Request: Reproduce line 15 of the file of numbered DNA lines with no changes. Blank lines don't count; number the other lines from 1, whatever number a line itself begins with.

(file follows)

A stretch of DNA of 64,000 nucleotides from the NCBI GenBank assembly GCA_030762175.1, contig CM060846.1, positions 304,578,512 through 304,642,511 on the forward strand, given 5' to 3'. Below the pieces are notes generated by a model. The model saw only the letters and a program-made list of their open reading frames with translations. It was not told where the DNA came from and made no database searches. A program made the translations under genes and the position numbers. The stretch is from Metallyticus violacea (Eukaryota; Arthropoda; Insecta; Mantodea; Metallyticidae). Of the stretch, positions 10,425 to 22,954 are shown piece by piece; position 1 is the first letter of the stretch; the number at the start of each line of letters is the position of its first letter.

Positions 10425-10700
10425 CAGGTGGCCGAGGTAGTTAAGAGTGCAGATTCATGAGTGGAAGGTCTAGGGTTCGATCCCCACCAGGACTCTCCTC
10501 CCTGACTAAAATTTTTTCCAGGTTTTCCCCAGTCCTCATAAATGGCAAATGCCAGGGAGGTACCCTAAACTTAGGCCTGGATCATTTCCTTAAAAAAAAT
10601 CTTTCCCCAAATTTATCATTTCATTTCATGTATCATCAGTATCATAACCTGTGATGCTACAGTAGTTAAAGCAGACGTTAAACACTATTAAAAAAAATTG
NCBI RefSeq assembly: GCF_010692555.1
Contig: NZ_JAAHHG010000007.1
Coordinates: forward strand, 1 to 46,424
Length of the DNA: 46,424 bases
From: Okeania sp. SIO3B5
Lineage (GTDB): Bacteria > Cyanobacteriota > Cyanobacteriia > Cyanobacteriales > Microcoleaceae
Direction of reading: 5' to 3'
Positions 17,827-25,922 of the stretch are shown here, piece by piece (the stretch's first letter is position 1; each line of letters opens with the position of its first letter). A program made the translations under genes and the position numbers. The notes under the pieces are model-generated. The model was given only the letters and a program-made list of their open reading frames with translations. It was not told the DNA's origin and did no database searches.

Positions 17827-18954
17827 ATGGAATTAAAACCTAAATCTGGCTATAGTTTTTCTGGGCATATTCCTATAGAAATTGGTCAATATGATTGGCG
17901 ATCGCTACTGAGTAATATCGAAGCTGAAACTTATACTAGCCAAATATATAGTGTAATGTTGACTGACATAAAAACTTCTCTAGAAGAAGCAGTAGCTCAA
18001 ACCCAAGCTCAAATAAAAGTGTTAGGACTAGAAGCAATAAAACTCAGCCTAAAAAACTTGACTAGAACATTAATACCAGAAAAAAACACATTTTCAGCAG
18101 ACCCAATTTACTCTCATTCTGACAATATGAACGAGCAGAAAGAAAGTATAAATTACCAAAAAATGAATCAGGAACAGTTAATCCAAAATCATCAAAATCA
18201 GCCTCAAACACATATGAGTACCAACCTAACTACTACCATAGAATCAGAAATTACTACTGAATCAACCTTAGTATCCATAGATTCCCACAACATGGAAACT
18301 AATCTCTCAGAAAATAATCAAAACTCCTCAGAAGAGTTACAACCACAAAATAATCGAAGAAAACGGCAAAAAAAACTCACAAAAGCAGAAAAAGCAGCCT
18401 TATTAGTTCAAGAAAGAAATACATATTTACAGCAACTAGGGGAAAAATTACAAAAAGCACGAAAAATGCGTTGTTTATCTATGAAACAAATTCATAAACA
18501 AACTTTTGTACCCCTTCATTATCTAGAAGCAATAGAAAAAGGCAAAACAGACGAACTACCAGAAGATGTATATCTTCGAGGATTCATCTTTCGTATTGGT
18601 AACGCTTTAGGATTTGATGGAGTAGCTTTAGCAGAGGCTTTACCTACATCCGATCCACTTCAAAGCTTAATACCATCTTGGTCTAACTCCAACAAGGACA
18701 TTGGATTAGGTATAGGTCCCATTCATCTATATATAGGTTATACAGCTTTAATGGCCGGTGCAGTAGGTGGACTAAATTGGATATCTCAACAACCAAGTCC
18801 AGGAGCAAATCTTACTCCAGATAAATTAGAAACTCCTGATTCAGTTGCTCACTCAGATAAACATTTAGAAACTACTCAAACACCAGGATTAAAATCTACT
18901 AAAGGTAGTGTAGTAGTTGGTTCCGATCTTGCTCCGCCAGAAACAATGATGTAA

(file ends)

17827 ATGGAATTAAAACCTAAATCTGGCTATAGTTTTTCTGGGCATATTCCTATAGAAATTGGTCAATATGATTGGCG